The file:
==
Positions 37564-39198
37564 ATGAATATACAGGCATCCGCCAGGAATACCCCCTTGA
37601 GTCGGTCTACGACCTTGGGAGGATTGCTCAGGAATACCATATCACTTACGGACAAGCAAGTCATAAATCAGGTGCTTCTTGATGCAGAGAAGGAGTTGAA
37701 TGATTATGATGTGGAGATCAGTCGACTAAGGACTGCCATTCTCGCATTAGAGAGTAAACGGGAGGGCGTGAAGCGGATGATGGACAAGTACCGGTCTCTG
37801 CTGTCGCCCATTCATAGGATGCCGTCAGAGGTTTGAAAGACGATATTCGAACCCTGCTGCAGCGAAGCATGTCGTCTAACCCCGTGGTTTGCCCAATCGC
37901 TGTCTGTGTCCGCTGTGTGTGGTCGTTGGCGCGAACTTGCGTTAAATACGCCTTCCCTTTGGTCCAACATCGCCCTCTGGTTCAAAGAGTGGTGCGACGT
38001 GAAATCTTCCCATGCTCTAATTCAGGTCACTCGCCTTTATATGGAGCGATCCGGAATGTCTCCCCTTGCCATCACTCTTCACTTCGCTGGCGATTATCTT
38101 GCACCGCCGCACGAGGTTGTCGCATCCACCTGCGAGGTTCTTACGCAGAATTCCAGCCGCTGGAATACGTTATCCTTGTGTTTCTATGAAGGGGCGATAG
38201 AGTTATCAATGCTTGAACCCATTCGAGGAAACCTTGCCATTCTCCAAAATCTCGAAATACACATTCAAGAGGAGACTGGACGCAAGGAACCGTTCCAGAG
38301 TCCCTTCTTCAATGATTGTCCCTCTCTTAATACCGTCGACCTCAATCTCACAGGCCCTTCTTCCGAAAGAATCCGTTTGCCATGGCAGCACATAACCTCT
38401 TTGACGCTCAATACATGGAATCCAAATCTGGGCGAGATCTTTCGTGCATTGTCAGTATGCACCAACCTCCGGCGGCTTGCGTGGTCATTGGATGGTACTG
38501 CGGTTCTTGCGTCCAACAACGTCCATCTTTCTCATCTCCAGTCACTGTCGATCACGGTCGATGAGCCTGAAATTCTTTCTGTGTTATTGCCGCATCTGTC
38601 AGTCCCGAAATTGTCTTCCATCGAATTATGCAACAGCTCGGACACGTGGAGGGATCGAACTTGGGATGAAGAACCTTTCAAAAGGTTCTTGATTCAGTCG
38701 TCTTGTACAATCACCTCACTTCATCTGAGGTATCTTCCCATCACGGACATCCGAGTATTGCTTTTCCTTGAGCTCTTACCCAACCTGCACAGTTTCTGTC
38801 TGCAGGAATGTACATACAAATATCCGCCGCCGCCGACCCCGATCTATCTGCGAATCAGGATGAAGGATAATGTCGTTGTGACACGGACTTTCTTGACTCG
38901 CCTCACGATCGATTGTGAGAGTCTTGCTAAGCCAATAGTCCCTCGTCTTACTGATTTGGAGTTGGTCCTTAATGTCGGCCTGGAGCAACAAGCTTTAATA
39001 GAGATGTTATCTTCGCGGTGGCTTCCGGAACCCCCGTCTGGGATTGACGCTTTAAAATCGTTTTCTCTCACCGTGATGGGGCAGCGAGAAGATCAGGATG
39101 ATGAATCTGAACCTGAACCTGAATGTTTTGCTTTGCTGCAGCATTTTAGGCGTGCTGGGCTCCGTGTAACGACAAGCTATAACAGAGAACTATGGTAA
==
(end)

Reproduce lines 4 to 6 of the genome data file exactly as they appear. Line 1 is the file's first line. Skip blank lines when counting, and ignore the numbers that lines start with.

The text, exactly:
37701 TGATTATGATGTGGAGATCAGTCGACTAAGGACTGCCATTCTCGCATTAGAGAGTAAACGGGAGGGCGTGAAGCGGATGATGGACAAGTACCGGTCTCTG
37801 CTGTCGCCCATTCATAGGATGCCGTCAGAGGTTTGAAAGACGATATTCGAACCCTGCTGCAGCGAAGCATGTCGTCTAACCCCGTGGTTTGCCCAATCGC
37901 TGTCTGTGTCCGCTGTGTGTGGTCGTTGGCGCGAACTTGCGTTAAATACGCCTTCCCTTTGGTCCAACATCGCCCTCTGGTTCAAAGAGTGGTGCGACGT